The printed newspaper already looks like it's headed the way of the brontosaurus. Now a liberal blogger and a couple of state legislators want to condemn the printed phone book to the same fate.
Writing on Blue Oregon, Albert Kaufman praises a bill co-sponsored by two young Democratic representatives from Portland, Jules Kopel-Bailey and Ben Cannon, that probably would spell the end of the phone book as we know it, at least in Oregon.
As quoted by Kaufman, the legislation proclaims that "the annual, if not more frequent, distribution of hard copies of telephone directories by multiple publishers to persons at their residences without first determining whether such persons want or will use the directories constitutes both a waste and misuse of paper and natural resources and a harm to the environment without justification."
The proposed remedy: prohibiting delivery of a printed phone book unless the recipient specifically requests it - in writing or via the Internet.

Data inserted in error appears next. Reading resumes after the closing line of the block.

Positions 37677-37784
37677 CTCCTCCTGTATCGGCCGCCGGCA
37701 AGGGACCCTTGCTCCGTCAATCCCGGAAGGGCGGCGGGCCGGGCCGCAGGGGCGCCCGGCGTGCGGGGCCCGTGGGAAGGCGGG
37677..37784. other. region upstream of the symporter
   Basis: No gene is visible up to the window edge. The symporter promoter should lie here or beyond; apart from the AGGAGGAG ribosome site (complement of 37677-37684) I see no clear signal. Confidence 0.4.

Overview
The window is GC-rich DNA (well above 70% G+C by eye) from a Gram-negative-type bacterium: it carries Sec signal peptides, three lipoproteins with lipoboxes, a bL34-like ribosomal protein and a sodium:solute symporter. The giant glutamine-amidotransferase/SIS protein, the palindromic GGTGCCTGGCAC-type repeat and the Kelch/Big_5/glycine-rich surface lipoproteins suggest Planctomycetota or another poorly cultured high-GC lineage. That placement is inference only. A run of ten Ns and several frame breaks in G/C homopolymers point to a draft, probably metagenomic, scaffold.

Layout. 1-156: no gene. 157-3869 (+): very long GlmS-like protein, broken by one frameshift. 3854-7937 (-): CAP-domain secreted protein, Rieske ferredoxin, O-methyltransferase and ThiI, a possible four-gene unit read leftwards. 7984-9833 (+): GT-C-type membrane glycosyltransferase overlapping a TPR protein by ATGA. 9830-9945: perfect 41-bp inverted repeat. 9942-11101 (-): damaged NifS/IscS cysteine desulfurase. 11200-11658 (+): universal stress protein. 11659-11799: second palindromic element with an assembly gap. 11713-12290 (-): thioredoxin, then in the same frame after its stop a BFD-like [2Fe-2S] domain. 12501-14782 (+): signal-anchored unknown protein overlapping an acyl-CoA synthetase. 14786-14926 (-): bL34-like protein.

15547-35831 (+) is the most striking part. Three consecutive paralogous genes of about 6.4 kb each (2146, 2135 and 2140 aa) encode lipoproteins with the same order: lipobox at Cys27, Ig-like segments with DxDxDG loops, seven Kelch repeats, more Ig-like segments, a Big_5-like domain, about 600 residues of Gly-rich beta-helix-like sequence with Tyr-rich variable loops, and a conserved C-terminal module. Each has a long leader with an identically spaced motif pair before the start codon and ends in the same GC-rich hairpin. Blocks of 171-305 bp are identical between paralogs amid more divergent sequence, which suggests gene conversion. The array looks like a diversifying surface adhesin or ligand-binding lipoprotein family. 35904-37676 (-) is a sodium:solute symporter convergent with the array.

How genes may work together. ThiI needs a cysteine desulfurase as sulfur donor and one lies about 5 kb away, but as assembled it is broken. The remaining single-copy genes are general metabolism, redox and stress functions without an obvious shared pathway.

Such a law probably would mean the extinction of the phone book, because without mass distribution fewer advertisers would pay for space in it and it would become unprofitable to produce.
Which would be just fine with Kaufman, because he sees himself as a savior of the environment: "Perhaps if we reduce the amount of phone books we won't need to keep clear-cutting our state forests?" Kaufman is so enthusiastic about the idea that he's trying to promote it nationwide via Facebook.
Now, The Eye is hardly a Luddite - we have a blog, fer cripe's sake! - but we're glad we have an old-fashioned printed phone book and we employ it quite frequently. It's often quicker and easier to use than on-line directories - not to mention being more accurate.
And once we start following Kaufman's line of logic, where does it lead us? What other printed materials should we ban as "a waste and misuse of paper and natural resources and a harm to the environment without justification"? The approximately 9,500 advertising inserts that arrive with your Sunday paper? Direct-mail advertising? Catalogues? Magazines?
Even (horrors!) the Source?
What the hell, why not just ban all books too - they're either available on Kindle already or eventually will be.